The Garden Guide

Book: Gardening tours by J.C. Loudon 1831-1842
Chapter: Middlesex, Berkshire, Buckinghamshire, Oxfordshire, Wilshire, Dorsetshire, Hampshire, Sussex, and Kent in the Summer of 1832

Englefield House Garden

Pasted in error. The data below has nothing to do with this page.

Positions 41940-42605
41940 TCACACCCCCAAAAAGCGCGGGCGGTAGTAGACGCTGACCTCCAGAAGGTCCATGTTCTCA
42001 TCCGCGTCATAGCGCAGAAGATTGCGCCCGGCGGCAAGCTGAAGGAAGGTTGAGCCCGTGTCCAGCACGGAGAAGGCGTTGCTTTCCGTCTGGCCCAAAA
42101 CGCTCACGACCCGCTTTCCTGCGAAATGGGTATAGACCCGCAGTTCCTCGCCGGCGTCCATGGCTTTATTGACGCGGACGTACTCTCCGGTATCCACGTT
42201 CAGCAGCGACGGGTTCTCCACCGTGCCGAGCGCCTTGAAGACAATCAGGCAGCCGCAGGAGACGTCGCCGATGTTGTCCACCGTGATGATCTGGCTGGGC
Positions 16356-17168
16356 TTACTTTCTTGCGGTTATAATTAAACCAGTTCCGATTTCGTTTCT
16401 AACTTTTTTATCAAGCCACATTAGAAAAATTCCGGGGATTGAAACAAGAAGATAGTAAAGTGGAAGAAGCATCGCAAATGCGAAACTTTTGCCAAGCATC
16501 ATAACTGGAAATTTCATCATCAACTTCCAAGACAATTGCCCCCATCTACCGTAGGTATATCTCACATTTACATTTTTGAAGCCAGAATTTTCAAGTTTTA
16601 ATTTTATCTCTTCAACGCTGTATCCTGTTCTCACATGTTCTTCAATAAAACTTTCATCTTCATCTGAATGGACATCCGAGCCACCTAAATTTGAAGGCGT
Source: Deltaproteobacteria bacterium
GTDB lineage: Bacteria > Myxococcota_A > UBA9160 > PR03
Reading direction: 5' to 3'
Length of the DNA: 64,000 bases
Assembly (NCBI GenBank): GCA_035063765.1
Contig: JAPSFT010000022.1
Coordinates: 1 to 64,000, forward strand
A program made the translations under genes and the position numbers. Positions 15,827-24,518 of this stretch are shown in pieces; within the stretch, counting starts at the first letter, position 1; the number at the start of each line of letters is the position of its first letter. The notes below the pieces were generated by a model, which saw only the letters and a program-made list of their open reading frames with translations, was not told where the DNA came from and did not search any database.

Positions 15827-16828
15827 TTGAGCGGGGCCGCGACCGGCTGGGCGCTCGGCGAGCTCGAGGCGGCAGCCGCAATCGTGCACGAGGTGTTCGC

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Englefield House, R. P. Benyon de Beauvoir, Esq., is most nobly situated on the side of a considerable hill, covered with fine old wood. From the road the house (which is a building extended in length, with a tower-like projection at each end) is seen rising through the wood. There is nothing done in the way of pleasure-ground around it, but there is a most excellent kitchen-garden, managed by one of the best cultivators in England, Mr. Greenshields, author of an excellent paper on the pine-apple, in the Horticultural Transactions, quoted in our Encyc. of Gard., and also in this Magazine (Vol. I. p. 426.). Adjoining the kitchen-garden there is a flower-garden, with a conservatory, and a plant stove. The wall trees and other particulars respecting this place have been noticed by our correspondent, Mr. Saunders, (Vol. VI. p. 655.) The transplanted trees, which he there speaks of, are, however, plums against a wall, and not standard pears. The garden has been lately enlarged, and some new walls have been built: in one direction, where it is proposed to extend the garden still farther, Mr. Greenshields has put up a wavy 4 in. wall, 10 ft. high, which forms a very good fruit wall in the meantime, and can be removed at very little expense. This wall has no piers, and the coping is of semi-oval bricks (see Ency. of Gard., ᄎ 1567. 2d edition). Mr. Greenshields grows the winter Auchan pear here to very great perfection, and has now some trees trained in the en quenouille manner, but more systematically, and, indeed, more in the balloon manner, which have good crops. He intends to have balloons rising one out of another, each smaller than that below, so that the tree, when finished, will appear like a tapering column of pears, stuck into one another with the broad ends uppermost. The object is to gain room for kitchen crops, and to produce something new and varied in appearance. Much of his success, in our opinion, will depend on his being able to dispense with the use of the knife, and to substitute disbudding. The great advantage of this operation is, that it adjusts the strength of the roots to the required top or branches; whereas, when shoots are left on till it becomes necessary to cut them off with a knife, they have already done mischief, by over-strengthening the root. There is no man whom we know, who understands this subject so well as Mr. Main; and we would very strongly recommend his little work on vegetable physiology to every young gardener. We shall be disappointed, if, when the doctrine of disbudding comes to be thoroughly understood, it does not effect a very considerable change in the mode of managing every description of fruit tree which requires to be trained in any particular form, or kept within any particular dimensions less than what are natural to it. The Kerry pippin is a favourite apple here, and the standards of it are laden with fruit quite down to the ground. All the kitchen crops are cultivated in drills; even to lettuces and radishes. We saw remarkably fine Italian celery, a variety which Mr. Greenshields considers so much superior, both in flavour and crispness, to all others, that he does not cultivate any of them. He has sent a quantity of the seed to Mr. M'Arthur, of the Connaught Square nursery, through whom we hope it will be distributed all over the country. The pine-apples here appear to be of a particular variety of queen, which is very prolific in suckers, every plant having four or five, and some more. One of the peculiarities of Mr. Greenshields's mode of growing pines is, that of planting them deep in the pot. We never saw pines looking better, or a finer show of fruit.